FDA Proposes New Food Safety Rules to Prevent Foodborne Illness

FDA Proposes New Food Safety Rules to Prevent Foodborne Illness

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UNITED STATES - The Food and Drug Administration has proposed important revisions to regulations governing the fresh produce industry in order to implement portions of the FDA Food Safety Modernization Act (FSMA) and prevent the spread of foodborne illness. According to a press release, the new rules would cover:

  • Produce-safety.
  • Preventive controls for human food.
  • Preventive controls for animal food.
  • The foreign supplier verification program.

Margaret A. Hamburg, FDA Commissioner “Ensuring a safe and high-quality food supply is one of the FDA’s highest priorities, and we have worked very hard to gather and respond to comments from farmers and other stakeholders regarding the major proposed FSMA regulations,” shared FDA Commissioner Margaret A. Hamburg, M.D. “The FDA believes these updated proposed rules will lead to a modern, science-based food safety system that will better protect American consumers from potentially hazardous food. We look forward to public comment on these proposals.”

The FDA explained that these rule changes were made in response to extensive feedback from the public and the fresh produce industry.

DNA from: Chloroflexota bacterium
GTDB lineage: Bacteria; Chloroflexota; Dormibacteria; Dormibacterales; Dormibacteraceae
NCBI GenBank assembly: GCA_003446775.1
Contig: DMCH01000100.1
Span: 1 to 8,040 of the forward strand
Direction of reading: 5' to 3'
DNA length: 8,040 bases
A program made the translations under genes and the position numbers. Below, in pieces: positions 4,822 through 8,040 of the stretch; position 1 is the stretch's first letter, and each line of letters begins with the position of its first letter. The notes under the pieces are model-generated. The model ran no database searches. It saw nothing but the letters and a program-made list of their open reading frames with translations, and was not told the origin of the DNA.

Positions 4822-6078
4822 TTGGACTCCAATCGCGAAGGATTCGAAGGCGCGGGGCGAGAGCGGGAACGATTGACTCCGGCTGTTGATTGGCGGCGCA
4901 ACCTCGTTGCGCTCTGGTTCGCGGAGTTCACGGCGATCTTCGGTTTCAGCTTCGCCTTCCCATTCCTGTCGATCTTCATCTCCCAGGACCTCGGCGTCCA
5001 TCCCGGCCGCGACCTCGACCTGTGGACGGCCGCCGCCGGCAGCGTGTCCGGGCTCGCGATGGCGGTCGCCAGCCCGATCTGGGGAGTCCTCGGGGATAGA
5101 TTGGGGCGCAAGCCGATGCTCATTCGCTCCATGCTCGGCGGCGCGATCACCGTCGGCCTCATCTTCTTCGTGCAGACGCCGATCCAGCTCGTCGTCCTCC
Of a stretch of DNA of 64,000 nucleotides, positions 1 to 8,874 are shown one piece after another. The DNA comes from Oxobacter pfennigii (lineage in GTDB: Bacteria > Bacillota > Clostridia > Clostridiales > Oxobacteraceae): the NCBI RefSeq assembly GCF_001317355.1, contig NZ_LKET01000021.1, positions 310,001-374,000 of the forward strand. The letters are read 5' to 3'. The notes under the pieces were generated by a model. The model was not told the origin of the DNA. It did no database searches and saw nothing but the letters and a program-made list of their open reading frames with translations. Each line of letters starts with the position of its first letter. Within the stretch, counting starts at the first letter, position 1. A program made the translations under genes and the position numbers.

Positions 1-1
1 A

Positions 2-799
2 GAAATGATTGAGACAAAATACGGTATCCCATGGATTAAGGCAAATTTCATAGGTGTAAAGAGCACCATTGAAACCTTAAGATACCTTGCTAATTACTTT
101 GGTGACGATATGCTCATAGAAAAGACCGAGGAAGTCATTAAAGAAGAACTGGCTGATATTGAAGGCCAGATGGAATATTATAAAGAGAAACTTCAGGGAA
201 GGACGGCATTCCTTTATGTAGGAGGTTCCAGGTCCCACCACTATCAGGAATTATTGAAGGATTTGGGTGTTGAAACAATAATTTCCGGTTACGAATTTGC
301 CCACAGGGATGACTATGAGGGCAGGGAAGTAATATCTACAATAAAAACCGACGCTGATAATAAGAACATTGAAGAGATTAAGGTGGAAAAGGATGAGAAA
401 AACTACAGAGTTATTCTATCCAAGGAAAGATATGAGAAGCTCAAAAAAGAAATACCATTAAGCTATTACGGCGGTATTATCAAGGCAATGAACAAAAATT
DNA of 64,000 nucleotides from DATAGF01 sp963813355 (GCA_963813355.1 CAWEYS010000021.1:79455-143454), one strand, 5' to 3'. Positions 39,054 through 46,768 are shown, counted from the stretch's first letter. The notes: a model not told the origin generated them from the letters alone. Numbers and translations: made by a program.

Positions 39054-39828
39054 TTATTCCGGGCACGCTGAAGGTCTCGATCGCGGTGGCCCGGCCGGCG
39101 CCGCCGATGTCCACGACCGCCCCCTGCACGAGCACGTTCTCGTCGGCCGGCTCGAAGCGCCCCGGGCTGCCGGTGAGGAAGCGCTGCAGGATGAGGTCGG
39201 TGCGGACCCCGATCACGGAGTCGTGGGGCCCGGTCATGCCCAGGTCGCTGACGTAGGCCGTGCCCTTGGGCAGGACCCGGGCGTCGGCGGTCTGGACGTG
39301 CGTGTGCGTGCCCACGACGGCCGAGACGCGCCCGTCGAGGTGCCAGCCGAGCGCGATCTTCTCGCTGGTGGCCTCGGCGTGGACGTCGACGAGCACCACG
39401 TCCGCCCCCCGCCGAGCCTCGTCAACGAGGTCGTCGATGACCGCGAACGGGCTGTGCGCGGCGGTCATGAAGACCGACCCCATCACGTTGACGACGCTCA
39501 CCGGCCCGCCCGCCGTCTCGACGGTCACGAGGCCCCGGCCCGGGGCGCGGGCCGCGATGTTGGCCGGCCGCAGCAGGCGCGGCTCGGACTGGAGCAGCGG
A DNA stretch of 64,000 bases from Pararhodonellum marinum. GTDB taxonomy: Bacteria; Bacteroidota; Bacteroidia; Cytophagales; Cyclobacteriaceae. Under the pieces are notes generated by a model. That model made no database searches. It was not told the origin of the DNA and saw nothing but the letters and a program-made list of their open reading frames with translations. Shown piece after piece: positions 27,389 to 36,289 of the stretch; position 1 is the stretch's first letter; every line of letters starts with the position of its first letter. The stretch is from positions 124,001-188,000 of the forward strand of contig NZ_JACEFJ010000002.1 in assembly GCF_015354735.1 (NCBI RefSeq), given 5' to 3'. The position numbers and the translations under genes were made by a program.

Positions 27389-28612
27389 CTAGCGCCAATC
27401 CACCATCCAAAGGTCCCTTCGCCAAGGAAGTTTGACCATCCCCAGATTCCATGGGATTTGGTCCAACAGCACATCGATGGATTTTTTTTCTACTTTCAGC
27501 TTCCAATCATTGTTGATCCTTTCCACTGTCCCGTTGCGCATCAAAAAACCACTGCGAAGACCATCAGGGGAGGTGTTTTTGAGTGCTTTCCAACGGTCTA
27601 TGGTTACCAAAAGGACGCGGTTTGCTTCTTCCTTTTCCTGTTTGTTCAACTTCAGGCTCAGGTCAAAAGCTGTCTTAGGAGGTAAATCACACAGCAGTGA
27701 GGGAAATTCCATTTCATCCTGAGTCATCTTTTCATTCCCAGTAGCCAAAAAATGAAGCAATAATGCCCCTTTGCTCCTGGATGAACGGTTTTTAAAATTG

Michael R. Taylor, Deputy Commissioner for Foods and Veterinary Medicine“Based on valuable input from farmers, consumers, the food-industry and academic experts, the FDA is proposing to update these four proposed rules to ensure a more flexible and targeted means to ensure food safety,” said Michael R. Taylor, Deputy Commissioner for Foods and Veterinary Medicine.

What will the new rules cover?

  • Revise the water quality testing provisions to account for natural variations in water sources as well as adjusting the FDA's approach to the use of manure and compost in farming.
  • An exemption for farms with $25,000 or less in produce sales from the produce-safety rules (as opposed to measuring the exemption based off total sales of all food produced on the farm).
  • A clarification for food processors who produce human and animal food products. If a human food processor uses by-products to produce animal food, they do not need to comply with the full animal food safety rules provided they are already fully complying with the human food safety rules.
  • A revision to the foreign-supplier verification law to give importers more flexibility in constructing supplier verification measures based on assessed risk and previous experience with the company in question.

Beginning on August 29th, the FDA will be accepting comments on these proposed revisions for 75 days, and will consider these comments before issuing the final rules in 2015.